Better bones, better balance, better life

Philip J. Goscienski, M.D.

February 2006

The incidence of broken wrists and broken hips is growing faster than ever among our oldest citizens and there is no hint that it's going to slow down when today's kids reach the age of osteoporosis. In fact, it's going to get worse until America reverses its trend toward becoming a super-sedentary society.

Calcium alone won't cure osteoporosis and it does precious little to prevent it after the age of 30. In developing countries where calcium intake is barely a third of what is supposedly normal, hip fractures are not very common. The United States is blessed with an abundance of dairy products, calcium-fortified foods and a huge choice of calcium supplements but broken hips are a leading cause of disability in persons over the age of 60. One out of five of these victims will die within a year of the accident, enduring months of pain, discomfort and a deteriorating quality of life.

Osteoporosis is an exercise-deficiency disease but it's a rare practitioner who will give specific recommendations for physical activity to a patient at risk.

There are two reasons why exercise matters. The first is that a working muscle stresses the bone that anchors it, causing that bone to become thicker and stronger. Muscles that go unused for years allow the underlying bone to become thinner and weaker.

The second reason is related to balance. You don't fall over when you close your eyes because you have position sense, feedback from special nerve endings that are attached to every muscle cell. When muscle cells wither from lack of activity these specialized nerve endings stop working. That makes it difficult to maintain balance, especially when weak leg muscles can't lift the feet over small obstructions. Poor balance leads to falls. Bones that have become thin and fragile can't withstand a tumble that a young person would hardly notice.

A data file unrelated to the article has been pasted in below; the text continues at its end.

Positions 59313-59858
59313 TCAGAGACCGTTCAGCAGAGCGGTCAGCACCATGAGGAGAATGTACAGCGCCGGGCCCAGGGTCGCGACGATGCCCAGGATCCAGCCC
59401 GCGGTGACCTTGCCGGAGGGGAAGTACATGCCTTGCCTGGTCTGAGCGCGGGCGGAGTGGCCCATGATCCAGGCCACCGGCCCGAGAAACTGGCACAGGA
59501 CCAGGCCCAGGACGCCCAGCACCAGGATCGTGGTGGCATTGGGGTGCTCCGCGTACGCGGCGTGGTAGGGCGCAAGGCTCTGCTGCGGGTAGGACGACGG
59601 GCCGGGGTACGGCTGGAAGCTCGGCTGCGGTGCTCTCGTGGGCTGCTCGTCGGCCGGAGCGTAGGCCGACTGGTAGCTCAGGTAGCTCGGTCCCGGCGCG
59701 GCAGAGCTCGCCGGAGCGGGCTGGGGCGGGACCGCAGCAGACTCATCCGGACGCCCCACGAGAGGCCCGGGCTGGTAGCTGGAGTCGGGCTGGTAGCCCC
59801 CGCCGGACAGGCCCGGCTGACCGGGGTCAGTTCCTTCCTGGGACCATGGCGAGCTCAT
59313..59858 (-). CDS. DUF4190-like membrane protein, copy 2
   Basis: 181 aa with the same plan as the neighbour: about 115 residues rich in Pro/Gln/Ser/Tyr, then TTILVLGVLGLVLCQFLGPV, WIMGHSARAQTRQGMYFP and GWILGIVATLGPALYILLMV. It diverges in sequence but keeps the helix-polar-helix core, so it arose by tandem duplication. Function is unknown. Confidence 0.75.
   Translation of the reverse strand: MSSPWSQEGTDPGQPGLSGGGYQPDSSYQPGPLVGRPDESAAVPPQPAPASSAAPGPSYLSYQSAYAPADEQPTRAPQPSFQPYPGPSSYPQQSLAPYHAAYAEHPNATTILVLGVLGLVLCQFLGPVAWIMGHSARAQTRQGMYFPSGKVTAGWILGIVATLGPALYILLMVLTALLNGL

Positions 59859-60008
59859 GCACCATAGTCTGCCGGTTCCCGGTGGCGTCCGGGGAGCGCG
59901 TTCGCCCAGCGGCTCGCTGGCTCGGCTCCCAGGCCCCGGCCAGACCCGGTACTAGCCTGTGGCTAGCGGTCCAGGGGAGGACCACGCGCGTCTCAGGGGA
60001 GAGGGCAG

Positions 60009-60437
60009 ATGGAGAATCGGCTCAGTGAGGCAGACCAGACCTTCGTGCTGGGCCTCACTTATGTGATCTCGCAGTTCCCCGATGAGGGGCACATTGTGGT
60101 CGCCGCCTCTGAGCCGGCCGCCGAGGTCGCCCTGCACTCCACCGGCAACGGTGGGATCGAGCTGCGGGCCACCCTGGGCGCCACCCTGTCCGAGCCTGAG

For a person who is past the age of 65 and who already has osteoporosis a physician may prescribe one of several drugs that slow down or even reverse the loss of bone. Calcium does matter but so does a varied diet that provides magnesium, boron, omega-3 fatty acids, vitamins, protein and other bone-building nutrients.

More than half of our elderly population, especially those that live in northern latitudes, need more vitamin D than sunshine can provide. The current recommendation of 400 units of vitamin D per day is too low for persons over the age of 60. They should take at least 600 units per day and some experts in the field recommend as much as 1000 units daily.

What everyone needs is a program of daily, weight-bearing physical activity such as walking and resistance exercises that will slow down the loss of muscle and those nerve endings that provide balance.

Advanced age and chronic disease are not excuses to avoid exercise. A group of Boston seniors whose average age was more than 90 and who had an average of four chronic diseases showed remarkable improvement in strength and walking ability after only a few weeks of supervised physical activity. These elderly exercisers also gained bone strength, and how much calcium they took didn't make any difference

Philip J. Goscienski, M.D. is the author of Health Secrets of the Stone Age, Better Life Publishers 2005. Contact him at drphil@stoneagedoc.com.